A multi-disciplinary & collaborative approach to building resilient local communities
Conference Date
18th & 19th September 2018
Mercure Brisbane
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Driving resilience & preparedness
Over the last decade, Australia has spent an average of $18 billion dollars in responding to natural disasters. Just last year, the devastation of Cyclone Debbie resulted in 14 deaths and over $2 billion in losses to the Queensland economy. With Australians routinely exposed to natural disasters, preparedness is more important than ever. While it is challenging - it is critical for Federal, State, Local Government & Emergency Services to have end to end strategies in place for resilience, response and recovery.

The Natural Disaster Resilience, Response & Recovery conference will explore how we can build more resilient communities, identify strategies to mitigate the challenges of natural disaster response, and examine the lessons learned during recovery to further build resilience and heal community trauma.

Topics to be explored
  • Unpack the importance of embedding resilience within the community
  • Identify frameworks to build resilient communities
  • Build on & strengthen partnerships between all levels of government, private stakeholders & the local communities
  • Develop tailored strategies to better engage communities in recovery to address trauma
  • Learn how resilience comes full circle from preparedness to recovery
“Queensland is the most disaster-impacted state in Australia, with $14 billion in damage to public infrastructure caused by more than 60 natural disasters over the past nine years” - Annastacia Palasczczuk, Queensland Premier, May 2018

Who will attend?
Senior representatives from State & Local Government, Emergency Services, NGO’s & private stakeholders with responsibilities for:
  • Emergency management
  • Disaster management
  • Community development
  • Community engagement
  • Resilience
  • Response
  • Recovery

Attend to learn:

  • Understand the importance of community resilience & how it can be measured
  • Learn how to better engage the community & other key stakeholders
  • Maximise the effectiveness of response to severe weather events
  • Transform the way communities recover through resilience & trauma healing
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Key Speakers

Brendan Moon
Chief Executive Officer
Queensland Reconstruction Authority
Mark Edwards
Project Lead
Geoscience Australia
Brett Aimers
Associate Professor & National Board Director
Australasian Institute of Emergency Services
Dr Dasarath Jayasuriya
Director of Public Safety
Bureau of Meteorology


What People Are Saying

  • Gained some valuable insights into the activities of like minded organisations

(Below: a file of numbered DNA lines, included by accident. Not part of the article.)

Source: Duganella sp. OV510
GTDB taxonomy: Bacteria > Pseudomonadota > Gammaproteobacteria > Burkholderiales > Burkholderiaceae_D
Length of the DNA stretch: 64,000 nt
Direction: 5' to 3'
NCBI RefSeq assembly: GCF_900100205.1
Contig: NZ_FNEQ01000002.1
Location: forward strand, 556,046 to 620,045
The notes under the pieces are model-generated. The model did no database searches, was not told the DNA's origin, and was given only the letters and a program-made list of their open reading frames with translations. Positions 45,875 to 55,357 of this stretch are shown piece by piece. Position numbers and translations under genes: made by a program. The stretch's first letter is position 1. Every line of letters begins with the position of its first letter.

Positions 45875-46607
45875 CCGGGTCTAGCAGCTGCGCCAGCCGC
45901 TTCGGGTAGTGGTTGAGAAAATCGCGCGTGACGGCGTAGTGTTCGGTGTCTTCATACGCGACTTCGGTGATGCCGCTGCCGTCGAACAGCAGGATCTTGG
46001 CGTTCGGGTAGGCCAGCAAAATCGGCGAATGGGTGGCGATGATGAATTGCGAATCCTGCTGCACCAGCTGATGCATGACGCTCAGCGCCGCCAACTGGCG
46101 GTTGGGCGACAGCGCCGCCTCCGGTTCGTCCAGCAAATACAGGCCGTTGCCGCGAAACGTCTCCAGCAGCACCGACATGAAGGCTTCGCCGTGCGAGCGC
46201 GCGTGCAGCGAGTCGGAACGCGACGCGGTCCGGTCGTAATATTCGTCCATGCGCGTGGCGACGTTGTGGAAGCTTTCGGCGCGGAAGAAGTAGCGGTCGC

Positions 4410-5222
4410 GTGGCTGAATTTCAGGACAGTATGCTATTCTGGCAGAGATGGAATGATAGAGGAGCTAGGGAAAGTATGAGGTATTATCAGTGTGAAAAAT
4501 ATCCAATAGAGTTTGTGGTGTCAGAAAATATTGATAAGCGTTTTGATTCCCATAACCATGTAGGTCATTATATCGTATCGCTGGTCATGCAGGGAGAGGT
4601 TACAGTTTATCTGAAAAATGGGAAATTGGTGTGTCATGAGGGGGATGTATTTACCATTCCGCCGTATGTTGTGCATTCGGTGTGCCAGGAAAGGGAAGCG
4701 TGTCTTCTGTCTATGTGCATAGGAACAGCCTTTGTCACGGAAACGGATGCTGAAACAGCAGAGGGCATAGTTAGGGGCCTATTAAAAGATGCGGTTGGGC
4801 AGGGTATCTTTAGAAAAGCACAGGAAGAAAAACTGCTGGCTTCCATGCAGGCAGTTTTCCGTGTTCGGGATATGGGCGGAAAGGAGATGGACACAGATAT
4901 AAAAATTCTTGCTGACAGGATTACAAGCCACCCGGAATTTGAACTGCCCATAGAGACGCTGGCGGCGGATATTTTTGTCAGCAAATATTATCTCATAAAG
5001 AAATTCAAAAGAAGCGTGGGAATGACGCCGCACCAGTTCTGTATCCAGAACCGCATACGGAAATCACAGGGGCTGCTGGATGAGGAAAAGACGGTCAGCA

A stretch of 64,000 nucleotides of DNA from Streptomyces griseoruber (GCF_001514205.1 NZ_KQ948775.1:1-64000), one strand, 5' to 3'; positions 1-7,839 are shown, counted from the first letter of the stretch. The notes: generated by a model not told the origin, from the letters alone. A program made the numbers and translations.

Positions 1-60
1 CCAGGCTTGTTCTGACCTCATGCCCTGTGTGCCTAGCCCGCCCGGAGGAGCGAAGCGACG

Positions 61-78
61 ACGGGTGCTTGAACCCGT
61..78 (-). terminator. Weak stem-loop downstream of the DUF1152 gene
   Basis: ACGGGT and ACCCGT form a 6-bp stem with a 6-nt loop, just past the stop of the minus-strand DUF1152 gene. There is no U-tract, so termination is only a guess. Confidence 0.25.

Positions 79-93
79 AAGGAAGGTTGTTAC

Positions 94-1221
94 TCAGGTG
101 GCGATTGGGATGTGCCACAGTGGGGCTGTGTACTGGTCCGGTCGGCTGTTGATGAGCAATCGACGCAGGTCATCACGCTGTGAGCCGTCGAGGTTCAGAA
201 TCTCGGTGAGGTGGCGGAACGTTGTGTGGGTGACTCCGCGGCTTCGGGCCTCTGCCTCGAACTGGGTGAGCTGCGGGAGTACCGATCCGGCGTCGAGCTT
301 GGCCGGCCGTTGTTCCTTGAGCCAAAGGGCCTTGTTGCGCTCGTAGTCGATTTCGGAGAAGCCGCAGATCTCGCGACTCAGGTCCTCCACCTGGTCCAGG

Max Gaynor
    Engagement Development Officer, Mildura Rural City Council
  • This was a well structured seminar on a broad range of issues delivered by very capable and informed presenters.

    John Simmons
    Incident Management Technology & Systems Coordinator, Fire Services Commissioner's Office
  • I found the focus on all-hazards and wider community resilience stimulating, educational and informative.

    Sioux Campbell
    DMRO, Cairns Regional Council


  • Date: 31 Oct 2018  By: Ash Natesh

    In 2014-2015, NSW Police and Ambulance transported 60% of mental health consumers who called Triple Zero in HNELHD. Of the ones who were transported, 46% of the patients were not admitted to the Psychiatric Emergency Care Centre or Emergency Department at Calvary Mater Newcastle hospital. People who are not admitted appropriately are often left to …

  • Date: 8 Jan 2017  By: Edward Pink

    QEII Jubilee Hospital is an urban district hospital on the South side of Brisbane with 181 inpatient beds. In October 2013, we opened a new, larger Emergency Department, but with no increase in inpatient beds. Over the next 3 years, attendances rose from a relatively consistent 37,000 patients per annum to 56,000, putting considerable strain …

  • Date: 5 Dec 2016  By: Lauren Perry

    The crisis known as ‘thunderstorm asthma’, which hit Melbourne’s metropolitan region on 21st November, caused the equivalent of a full day’s workload for emergency services in the space of just a few hours. Melbourne’s St Vincent’s Hospital was forced to set up a secondary emergency admissions unit in their day procedures area, and some private …

  • Date: 4 Dec 2016  By: John Burgher, Marketing Director, Criterion Conferences

    Emergency departments from across Australia are continuing to struggle to meet increased demand and alleviate hospital congestion. Hospitals must now look past NEAT and drive sustainable improvements to support quality, patient centred care. The 2016 national conference showcased how emergency departments can drive sustainable change to improve the delivery of emergency medicine within Australia’s hospitals. Did you miss out on …

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